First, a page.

Delhi Police have not prepared for a funeral of this scale in 27 years. Over 2,000 Delhi Armed Police (DAP) and paramilitary police, along with force from three districts — Central, North, and New Delhi — will be on the ground to make sure that the funeral of former Prime Minister Atal Bihari Vajpayee is conducted smoothly.
It was in 1991, when former Prime Minister Rajiv Gandhi was cremated in Delhi, that arrangements of this scale were made. According to former police chief B K Gupta, the then DCP posted with the PM’s security, “It was a tough time for us as the PM had been assassinated. Emotions were running high and they wanted to catch one last glimpse of their leader. The protocol was same as his body was taken from the party office to the cremation ground (Vir Bhoomi).”
Police expect over 5 lakh people, including VVIPs, politicians and dignitaries, at the BJP party office as well as the Rashtriya Smriti Sthal near Rajghat Friday. More than 20 companies of the DAP and hundreds of paramilitary personnel will be guarding the cremation ground. Delhi traffic police have closed 25 arterial roads, starting 8 am. These include Krishna Menon Marg, Tughlak Road, Akbar Road, Mansingh Road, part of KG Marg, Shahjahan Road, DDU Marg, and the stretch between Rajghat to Delhi Gate.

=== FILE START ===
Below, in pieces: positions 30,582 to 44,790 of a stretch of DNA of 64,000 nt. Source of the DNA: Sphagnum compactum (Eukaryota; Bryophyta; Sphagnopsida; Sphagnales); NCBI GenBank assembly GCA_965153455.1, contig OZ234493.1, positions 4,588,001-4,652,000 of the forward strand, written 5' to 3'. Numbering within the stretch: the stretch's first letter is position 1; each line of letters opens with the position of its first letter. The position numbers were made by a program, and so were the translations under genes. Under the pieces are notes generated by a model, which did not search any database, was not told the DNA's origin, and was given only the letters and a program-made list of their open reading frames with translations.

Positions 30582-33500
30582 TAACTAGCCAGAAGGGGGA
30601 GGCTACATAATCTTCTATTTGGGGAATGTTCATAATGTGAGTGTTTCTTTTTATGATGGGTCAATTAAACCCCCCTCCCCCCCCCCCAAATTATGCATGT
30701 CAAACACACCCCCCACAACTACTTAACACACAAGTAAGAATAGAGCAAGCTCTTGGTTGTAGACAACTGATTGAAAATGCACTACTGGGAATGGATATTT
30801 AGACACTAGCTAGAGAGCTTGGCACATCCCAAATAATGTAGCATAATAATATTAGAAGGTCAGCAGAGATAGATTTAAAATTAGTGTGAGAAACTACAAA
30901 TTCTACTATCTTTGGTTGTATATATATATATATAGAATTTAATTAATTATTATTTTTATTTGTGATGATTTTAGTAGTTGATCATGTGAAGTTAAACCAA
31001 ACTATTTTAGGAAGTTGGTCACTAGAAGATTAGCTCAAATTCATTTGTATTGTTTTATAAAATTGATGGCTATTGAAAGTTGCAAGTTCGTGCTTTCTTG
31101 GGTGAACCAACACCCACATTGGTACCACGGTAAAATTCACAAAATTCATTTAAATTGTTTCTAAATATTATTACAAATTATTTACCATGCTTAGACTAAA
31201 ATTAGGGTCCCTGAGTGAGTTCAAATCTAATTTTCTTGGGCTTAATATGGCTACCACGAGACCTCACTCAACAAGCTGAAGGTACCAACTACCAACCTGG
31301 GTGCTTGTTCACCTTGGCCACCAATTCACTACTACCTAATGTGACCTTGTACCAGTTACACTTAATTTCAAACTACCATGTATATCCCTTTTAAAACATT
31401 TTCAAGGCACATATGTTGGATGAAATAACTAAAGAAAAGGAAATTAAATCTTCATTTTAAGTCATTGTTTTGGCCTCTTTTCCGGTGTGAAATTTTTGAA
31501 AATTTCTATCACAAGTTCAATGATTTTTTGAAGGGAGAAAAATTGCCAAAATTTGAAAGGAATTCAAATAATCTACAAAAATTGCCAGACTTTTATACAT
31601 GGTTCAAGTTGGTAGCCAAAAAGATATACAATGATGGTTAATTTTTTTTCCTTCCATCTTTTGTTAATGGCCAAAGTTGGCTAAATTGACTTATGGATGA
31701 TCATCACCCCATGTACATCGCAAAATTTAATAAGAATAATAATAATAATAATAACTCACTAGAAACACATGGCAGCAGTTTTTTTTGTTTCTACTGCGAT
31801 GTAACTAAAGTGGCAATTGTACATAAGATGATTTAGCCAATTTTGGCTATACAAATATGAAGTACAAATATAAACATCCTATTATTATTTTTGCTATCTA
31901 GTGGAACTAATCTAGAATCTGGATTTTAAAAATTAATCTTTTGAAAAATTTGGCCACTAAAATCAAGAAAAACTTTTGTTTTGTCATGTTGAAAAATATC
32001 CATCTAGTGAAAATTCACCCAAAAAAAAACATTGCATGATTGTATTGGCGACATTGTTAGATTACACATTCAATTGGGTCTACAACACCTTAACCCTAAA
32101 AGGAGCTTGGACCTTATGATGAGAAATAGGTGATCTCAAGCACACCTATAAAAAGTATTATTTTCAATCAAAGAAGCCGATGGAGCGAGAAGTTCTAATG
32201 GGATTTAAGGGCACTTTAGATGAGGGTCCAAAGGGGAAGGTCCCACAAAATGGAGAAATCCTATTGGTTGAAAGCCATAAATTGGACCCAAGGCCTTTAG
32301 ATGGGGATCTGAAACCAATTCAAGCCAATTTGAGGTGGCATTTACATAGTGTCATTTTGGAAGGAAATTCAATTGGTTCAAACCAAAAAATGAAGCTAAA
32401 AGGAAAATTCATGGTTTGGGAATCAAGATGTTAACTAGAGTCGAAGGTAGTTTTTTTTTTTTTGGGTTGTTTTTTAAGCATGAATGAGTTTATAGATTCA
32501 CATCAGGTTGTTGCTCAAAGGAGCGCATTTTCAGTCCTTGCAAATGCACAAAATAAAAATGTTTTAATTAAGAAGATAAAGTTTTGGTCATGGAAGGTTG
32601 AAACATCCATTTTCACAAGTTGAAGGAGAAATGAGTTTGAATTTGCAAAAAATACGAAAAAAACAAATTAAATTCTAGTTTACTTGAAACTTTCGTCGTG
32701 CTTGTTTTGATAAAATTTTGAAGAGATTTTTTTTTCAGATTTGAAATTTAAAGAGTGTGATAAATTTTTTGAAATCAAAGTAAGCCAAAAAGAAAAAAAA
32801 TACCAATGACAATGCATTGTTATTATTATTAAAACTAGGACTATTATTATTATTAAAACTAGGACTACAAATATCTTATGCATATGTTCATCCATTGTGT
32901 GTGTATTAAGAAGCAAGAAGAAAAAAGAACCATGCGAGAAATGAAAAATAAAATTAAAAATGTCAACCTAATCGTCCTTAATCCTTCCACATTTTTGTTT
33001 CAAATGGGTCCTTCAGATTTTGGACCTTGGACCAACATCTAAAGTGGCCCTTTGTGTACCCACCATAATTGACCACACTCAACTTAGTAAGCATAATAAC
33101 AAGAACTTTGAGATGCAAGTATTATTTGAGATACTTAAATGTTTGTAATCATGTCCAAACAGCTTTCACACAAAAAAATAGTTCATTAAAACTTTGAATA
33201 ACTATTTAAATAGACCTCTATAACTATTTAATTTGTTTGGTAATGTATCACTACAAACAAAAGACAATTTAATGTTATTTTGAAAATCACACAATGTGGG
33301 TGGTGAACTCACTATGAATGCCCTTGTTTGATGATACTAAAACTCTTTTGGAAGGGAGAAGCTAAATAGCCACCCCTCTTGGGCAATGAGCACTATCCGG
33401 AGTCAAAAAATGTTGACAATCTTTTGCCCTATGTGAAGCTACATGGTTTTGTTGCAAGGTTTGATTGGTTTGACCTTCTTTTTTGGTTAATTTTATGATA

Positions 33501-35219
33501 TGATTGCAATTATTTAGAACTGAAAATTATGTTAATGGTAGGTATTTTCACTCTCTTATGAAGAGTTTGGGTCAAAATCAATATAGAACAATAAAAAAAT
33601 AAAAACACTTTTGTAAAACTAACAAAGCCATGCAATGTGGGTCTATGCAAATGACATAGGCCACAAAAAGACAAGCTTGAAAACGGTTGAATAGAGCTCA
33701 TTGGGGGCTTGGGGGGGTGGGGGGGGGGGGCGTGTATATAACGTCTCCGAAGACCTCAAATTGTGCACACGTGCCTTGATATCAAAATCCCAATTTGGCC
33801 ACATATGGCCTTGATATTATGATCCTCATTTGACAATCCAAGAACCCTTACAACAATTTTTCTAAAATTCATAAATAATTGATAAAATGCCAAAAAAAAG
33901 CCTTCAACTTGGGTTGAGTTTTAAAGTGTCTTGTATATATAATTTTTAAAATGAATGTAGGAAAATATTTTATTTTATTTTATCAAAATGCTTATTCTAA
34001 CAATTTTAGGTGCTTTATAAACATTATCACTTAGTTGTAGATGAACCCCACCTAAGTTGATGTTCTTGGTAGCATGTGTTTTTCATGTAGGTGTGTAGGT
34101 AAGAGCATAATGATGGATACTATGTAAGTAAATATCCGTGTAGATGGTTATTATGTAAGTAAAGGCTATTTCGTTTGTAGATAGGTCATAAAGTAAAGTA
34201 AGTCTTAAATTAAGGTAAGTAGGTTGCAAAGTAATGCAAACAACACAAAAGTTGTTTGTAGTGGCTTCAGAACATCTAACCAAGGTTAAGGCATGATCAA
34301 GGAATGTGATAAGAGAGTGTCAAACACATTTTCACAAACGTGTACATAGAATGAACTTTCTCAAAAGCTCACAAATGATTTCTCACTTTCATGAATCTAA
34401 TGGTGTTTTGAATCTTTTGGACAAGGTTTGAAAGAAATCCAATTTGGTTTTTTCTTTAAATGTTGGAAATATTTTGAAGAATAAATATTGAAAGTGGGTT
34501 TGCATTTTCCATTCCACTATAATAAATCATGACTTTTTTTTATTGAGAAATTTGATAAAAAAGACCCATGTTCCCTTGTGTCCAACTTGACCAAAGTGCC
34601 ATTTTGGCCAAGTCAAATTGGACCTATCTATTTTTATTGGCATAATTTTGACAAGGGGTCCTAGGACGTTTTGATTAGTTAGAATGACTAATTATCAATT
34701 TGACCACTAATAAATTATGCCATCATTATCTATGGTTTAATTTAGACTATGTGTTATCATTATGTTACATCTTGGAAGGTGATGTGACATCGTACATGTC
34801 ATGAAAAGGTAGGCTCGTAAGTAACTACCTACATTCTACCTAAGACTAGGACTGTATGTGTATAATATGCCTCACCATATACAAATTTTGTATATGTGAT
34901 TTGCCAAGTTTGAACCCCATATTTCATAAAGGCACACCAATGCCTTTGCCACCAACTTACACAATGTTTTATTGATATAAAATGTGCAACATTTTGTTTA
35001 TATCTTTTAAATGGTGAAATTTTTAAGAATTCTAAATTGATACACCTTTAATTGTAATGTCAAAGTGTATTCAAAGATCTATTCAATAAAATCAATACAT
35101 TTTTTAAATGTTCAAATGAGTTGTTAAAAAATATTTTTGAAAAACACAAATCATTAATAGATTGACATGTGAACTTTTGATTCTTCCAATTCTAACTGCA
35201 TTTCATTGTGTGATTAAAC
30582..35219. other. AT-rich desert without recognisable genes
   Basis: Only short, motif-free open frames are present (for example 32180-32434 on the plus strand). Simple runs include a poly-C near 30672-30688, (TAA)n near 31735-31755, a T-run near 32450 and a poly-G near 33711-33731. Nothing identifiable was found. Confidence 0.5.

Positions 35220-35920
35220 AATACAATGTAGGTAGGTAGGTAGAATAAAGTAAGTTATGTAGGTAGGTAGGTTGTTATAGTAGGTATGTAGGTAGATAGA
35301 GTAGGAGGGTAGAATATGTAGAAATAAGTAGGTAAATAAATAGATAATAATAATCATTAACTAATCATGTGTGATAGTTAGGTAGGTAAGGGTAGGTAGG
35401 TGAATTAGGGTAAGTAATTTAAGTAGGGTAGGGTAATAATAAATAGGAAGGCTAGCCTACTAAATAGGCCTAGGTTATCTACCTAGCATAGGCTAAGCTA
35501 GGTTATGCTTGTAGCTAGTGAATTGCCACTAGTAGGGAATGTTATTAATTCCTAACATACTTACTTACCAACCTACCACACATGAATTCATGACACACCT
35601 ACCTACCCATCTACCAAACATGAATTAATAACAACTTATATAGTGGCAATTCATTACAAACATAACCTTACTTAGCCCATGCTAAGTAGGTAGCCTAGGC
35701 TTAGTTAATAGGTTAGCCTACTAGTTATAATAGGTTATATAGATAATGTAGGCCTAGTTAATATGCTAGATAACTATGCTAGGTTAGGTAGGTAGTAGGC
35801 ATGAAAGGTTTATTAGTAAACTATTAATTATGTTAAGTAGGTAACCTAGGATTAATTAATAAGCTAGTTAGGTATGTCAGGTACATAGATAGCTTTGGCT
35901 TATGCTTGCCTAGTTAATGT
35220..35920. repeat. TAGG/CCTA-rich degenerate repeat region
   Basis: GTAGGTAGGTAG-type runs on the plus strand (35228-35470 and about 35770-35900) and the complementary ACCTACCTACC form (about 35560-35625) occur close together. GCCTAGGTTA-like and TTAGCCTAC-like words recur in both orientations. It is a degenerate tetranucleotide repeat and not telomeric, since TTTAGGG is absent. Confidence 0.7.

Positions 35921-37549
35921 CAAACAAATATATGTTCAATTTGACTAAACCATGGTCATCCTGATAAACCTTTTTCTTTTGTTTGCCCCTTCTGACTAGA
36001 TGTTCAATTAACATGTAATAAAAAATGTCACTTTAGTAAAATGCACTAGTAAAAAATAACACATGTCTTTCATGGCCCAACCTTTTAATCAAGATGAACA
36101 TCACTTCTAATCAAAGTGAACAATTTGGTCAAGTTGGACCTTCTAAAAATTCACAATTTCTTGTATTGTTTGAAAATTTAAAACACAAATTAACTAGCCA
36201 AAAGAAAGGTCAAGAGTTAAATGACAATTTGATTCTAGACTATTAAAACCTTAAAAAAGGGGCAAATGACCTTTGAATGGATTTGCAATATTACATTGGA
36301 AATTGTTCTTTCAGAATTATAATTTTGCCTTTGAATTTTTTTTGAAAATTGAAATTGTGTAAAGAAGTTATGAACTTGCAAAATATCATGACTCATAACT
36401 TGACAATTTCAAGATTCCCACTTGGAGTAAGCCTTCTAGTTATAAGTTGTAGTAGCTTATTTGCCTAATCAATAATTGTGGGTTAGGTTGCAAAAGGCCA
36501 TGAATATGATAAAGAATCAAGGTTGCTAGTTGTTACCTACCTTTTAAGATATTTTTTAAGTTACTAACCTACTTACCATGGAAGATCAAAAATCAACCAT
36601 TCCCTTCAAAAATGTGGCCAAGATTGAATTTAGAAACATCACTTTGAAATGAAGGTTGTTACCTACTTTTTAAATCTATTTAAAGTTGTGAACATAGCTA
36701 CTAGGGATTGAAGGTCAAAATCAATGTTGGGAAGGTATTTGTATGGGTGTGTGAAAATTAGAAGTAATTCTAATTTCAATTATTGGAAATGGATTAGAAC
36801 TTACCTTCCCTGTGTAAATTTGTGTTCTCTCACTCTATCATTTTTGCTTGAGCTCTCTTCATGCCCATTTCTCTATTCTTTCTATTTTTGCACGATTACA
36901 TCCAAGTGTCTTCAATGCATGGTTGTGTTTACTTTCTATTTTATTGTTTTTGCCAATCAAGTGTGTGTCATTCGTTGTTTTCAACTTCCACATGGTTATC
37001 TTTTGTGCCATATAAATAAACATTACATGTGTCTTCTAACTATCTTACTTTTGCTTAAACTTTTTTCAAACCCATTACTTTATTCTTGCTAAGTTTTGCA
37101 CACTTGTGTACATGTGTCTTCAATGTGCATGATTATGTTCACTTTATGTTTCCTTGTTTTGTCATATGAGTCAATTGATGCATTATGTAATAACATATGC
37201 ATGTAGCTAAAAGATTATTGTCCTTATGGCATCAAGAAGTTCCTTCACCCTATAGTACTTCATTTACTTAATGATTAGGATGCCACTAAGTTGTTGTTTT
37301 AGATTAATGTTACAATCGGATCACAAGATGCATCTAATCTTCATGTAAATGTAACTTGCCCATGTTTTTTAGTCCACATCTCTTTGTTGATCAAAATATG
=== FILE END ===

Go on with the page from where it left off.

Joint Commissioner of Police (traffic) Alok Kumar advised people to keep track of the Delhi traffic police Twitter and Facebook pages, where traffic updates will be posted. According to Special Commissioner of Police (law and order) R P Upadhaya, all arrangements have been made on routes from where the funeral procession will pass. “The procession will go to the BJP headquarters on DDU Marg from Krishna Menon Marg, at 9 am. It is expected to reach the cremation ground in the afternoon,” said Upadhaya.
Police are putting up CCTVs on the stretch, with work underway since Thursday evening. Local police will be deployed at every intersection, apart from gunmen and snipers. A senior officer, who was posted as an ACP-rank officer in central Delhi in 1991, said that though times have changed, some challenges remain. “In 1991, we just had wireless sets — no mobile phones or CCTVs to keep a check. This time, it is expected to go off smoothly,” said the officer.